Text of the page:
Posts from Fred Wilson

Competing To Win Deals

So I saw this tweet by Semil Shah yesterday:

So I clicked on the link to my Competing To Win Deals post, which I wrote in 2010, and read it. I often read things I wrote a decade or more ago and cringe at how out of date they have become. Not this one. It is as relevant today as when I wrote it almost twelve years ago. So I am reposting it below:


The venture capital business is highly competitive. There is more money out there chasing good deals than most people imagine. It is also true that there are good deals and good entrepreneurs that can’t find anyone to invest in them. That is a failure of the system. But this post is not about that. It is about how a VC can compete and win a deal that many others want.

Here are my rules:

1) Do your very best to connect with the entrepreneur. If you don’t have a great personal connection, you won’t win the deal. Don’t even bother to try to win a deal where you don’t have good personal chemistry with the founder/CEO.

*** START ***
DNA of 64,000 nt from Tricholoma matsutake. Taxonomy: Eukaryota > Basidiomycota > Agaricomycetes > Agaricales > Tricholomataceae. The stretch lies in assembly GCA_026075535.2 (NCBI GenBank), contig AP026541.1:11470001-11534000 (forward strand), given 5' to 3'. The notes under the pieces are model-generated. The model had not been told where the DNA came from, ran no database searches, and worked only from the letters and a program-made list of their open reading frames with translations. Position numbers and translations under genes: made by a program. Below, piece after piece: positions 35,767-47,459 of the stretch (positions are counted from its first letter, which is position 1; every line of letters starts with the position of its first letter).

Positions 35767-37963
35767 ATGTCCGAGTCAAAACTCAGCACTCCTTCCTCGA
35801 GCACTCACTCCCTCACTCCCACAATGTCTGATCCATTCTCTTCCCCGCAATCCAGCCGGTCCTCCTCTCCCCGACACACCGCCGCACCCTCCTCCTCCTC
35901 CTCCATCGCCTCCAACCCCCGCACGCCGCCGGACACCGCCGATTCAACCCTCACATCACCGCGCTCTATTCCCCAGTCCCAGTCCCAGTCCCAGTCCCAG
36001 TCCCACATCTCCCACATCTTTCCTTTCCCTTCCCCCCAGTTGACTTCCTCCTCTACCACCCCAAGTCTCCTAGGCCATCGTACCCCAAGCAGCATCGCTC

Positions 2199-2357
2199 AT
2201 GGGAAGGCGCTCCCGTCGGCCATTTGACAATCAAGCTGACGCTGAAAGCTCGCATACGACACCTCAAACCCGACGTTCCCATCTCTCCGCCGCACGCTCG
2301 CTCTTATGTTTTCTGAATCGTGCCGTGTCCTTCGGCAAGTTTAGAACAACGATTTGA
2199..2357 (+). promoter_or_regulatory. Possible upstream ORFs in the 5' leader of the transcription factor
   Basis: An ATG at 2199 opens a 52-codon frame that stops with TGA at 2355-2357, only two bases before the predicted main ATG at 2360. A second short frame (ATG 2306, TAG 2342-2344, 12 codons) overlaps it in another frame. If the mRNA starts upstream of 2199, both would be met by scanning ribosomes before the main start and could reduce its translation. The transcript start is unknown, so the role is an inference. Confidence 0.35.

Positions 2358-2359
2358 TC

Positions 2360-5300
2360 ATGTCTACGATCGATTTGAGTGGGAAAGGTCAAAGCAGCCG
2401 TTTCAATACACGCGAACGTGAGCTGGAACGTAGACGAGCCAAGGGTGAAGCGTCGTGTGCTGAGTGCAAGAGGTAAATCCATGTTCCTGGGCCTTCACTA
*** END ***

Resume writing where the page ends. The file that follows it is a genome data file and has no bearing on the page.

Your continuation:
2) Bring your full partnership into the deal process early and consistently. Entrepreneurs are smart and they know they are doing a deal with a firm as well as an individual. Let them see the full picture early. Make it easy on the entrepreneur to meet the full partnership. Don’t make the entrepreneur do all the work.

3) Encourage the entrepreneur to get feedback on you and your firm. Instead of references, I like to give a list of every entrepreneur I’ve ever worked with and an email address. I tell them “throw a dart at that list and talk to four or five of them randomly. you’ll hear the same thing from everyone.”

4) Don’t pressure the entrepreneur to make a decision. Don’t issue exploding term sheets. Don’t put no shops into your term sheets. Those kinds of things are signs of insecurity. I prefer to tell people that we’ll have an exclusive relationship when the deal closes and not before then. If someone wants to leave me at the altar, better it happens then than after we are married.